It is Fifth Plenum week as the fifth plenary session of the 19th Central Committee of the Chinese Communist Party meets in Beijing from Monday through Thursday. Today Xi gave a work report and presented the “discussion drafts” of the proposals for the 14th Five-Year (2021-2025) Plan for Economic and Social Development and future targets for 2035.
There is always speculation around Plenums about personnel changes. I am not assuming there will be any particularly interesting ones, and I expect that more people will realize it has become obvious that there are no clear successors to Xi in the current top leadership and so third terms for Xi as General Secretary, President and Chairman of the Central Military Commission at the 2022 20th Party Congress are nearly assured.
Friday was the 70th anniversary commemoration for the PLA’s entry into the Korean War, and in his recounting of the CCP’s version of the history of the conflict Xi used some tough language that was directed at the US.
Also on Friday senior financial officials convened the Bund Summit aimed at “promoting China’s financial opening-up and global economic development”. The most important speaker at the event was Vice President Wang Qishan, an “old friend” for some of the foreign financiers in virtual attendance. Wang has not given a public speech in many months, so his appearance is noteworthy.
The Fifth Plenum will further push the “Dual Circulation Strategy” and increasing emphasis on self-reliance, Xi’s Friday comments are another indication of the official recognition of the structurally changed US-China relationship, and the Bund Summit is a reminder that the leadership understands China still needs foreign capital to achieve many of its goals.
Expect to hear a lot more about some relatively new buzzwords, especially dual circulation, factor market reform and governance, along with older ones such as supply-side structural reform which first emerged in late 2015.
Far more than just buzzwords though, these are serious, well-thought-out strategies and policies to guide China’s economic development through a fundamental structural shift away from speed toward quality and sustainability. Dual circulation and factor market reform emerged earlier this year and will provide a broad framework for government ministries, officials and advisers to design and implement more detailed, specific policies that will help the economy flourish and grow in a sustainable way…
President Xi has continuously emphasized the need for self-sufficiency in key technologies, and at an August symposium (link in Chinese) to solicit input for the 14th FYP from economists and scholars, he said technology and innovation can foster new growth drivers and are key to building “internal circulation.” His remarks reaffirm expectations that China will double down on its efforts to reduce its reliance on technology from the U.S. and other economies and many analysts expect the 14th FYP to put even greater emphasis on funding for research.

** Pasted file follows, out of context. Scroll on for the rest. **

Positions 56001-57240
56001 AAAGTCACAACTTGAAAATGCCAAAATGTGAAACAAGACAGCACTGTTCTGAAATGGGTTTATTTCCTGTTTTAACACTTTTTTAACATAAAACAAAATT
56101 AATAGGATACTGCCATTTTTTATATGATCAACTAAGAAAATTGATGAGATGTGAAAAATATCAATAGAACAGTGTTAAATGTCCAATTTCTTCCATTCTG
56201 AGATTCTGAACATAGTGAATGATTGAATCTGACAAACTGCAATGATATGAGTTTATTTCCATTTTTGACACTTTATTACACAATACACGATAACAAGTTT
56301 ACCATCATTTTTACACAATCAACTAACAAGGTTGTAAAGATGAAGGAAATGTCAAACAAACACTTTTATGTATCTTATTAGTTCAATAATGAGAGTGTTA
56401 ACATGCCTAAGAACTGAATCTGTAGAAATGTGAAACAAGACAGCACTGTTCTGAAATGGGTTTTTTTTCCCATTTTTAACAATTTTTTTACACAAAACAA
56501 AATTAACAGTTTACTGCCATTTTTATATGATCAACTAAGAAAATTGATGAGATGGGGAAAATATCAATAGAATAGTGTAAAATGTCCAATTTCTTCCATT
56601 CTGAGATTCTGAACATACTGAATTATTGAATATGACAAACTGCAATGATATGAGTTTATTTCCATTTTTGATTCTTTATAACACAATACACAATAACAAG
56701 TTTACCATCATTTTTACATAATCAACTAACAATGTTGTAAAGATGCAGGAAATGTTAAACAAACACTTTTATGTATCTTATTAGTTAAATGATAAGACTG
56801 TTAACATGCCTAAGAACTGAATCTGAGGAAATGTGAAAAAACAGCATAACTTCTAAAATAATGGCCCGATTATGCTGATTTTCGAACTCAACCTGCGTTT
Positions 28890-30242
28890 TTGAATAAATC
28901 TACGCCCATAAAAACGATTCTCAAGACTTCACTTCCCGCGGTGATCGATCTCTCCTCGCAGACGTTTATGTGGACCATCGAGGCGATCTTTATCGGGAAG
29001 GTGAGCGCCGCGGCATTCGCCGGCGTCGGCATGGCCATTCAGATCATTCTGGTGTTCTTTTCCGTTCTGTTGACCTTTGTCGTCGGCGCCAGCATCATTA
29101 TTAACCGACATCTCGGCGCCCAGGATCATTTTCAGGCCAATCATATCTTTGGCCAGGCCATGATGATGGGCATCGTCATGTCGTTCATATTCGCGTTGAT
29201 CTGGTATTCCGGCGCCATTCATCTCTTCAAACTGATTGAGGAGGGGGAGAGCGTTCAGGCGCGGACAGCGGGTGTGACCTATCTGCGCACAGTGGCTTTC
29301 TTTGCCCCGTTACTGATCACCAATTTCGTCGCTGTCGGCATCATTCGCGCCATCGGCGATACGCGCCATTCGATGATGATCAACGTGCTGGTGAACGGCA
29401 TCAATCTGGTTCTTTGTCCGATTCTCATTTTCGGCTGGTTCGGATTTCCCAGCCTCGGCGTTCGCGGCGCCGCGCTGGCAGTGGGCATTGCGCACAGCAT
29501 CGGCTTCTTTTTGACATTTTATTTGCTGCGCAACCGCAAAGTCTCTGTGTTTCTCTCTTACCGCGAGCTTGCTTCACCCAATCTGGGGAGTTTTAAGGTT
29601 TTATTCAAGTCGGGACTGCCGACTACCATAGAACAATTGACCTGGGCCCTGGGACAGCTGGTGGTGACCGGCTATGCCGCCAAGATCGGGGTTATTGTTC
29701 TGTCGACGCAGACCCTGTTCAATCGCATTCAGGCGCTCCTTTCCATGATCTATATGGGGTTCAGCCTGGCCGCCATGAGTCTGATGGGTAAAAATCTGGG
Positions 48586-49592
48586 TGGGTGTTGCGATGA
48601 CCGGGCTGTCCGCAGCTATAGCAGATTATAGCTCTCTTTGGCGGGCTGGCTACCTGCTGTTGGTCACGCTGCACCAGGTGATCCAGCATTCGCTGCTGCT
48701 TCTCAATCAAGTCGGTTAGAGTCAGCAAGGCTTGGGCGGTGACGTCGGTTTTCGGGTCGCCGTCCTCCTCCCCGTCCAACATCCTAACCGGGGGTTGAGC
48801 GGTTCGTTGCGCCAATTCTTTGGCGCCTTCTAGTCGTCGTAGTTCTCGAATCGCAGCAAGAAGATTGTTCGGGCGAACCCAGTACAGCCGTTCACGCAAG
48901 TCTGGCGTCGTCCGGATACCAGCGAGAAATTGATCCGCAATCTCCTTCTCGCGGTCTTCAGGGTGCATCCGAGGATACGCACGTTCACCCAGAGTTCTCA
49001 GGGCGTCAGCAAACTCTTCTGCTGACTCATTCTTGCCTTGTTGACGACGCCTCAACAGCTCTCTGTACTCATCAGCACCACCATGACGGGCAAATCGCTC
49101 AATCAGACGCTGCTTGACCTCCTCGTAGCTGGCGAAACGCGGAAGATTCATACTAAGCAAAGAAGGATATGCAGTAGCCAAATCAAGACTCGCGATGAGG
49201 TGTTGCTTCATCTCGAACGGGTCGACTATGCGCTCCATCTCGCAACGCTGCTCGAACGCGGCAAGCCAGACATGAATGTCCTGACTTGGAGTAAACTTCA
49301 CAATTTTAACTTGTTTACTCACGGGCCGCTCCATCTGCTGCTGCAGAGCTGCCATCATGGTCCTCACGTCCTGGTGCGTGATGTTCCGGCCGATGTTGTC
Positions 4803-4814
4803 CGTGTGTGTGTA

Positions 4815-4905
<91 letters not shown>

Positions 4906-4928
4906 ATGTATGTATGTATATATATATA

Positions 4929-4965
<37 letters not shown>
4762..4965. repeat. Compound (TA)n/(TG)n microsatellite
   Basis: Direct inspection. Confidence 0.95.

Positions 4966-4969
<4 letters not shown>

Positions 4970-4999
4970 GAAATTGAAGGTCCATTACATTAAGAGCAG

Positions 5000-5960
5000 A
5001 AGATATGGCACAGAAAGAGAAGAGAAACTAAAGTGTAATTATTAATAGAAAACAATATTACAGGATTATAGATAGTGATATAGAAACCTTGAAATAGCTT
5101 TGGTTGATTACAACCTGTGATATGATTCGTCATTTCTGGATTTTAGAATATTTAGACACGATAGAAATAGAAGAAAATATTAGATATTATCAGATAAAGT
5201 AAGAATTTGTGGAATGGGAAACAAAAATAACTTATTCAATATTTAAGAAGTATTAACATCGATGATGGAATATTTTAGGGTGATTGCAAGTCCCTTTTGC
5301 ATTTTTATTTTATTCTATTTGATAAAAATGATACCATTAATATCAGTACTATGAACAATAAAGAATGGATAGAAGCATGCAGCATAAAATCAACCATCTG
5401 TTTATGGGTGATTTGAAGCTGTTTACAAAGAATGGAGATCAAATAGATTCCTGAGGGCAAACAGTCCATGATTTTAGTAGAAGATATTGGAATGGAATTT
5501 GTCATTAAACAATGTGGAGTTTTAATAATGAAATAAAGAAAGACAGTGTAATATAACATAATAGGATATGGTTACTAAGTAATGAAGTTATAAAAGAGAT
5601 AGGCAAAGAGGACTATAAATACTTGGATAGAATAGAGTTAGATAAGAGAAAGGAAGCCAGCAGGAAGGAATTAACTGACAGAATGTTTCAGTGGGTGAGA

“Technologies relevant to semiconductors, 5G and quantum computing, among others will be likely mentioned in the 14th Five-Year Plan. Policy support involving taxes support and talent nurturing will surely be included,” Li Chang’an, a professor at the University of International Business and Economics’ School of Public Administration, told the Global Times on Friday…
Li said that China may revise economic and social development targets during the 14th Five-Year Plan to stimulate growth but they will be within a range. He projected that China may set an annual GDP growth target of 4-5 percent for 2021-25.
We see the following elements as the most important to watch:
The presence or absence of a longer-term GDP target. These targets have always featured in past Five-Year Plans, but the days of China doubling GDP every decade are in the past, and Beijing may gain policy flexibility by eliminating a target.
Details on how China plans to implement its “dual circulation” strategy. This could include measures to support domestic consumption and changes to technology and industrial policy goals in the face of a more hostile external environment. Whether the strategy is primarily focused on import substitution in high-tech supply chains or a more conventional consumer-focused stimulus for domestic demand will influence global views of this new policy element.
Environmental and energy policy changes that support Beijing’s recent pledge of carbon neutrality by 2060.
Abridged translation of the long piece extolling the successes during the 13th 5 five year plan –China makes historic progress over 13th Five-Year Plan period under Xi’s leadership – Xinhua
— The Chinese economy has grown close to 100 trillion yuan (about 15 trillion U.S. dollars) with a per capita GDP exceeding 10,000 U.S. dollars.
— China now has the world’s largest middle-income population and is set to end absolute poverty.
— The pollution control goals set out in the 13th Five-Year Plan have been accomplished.
— During the 13th Five-Year Plan period, China rolled out a slew of measures to address people’s concerns.
The original article – 历史性的跨越 决定性的成就
历史性的跨越 决定性的成就 ——以习近平同志为核心的党中央引领中国“十三五”时期发展纪实 《 人民日报 》（ 2020年10月25日 第 01 版）
The Bund Summit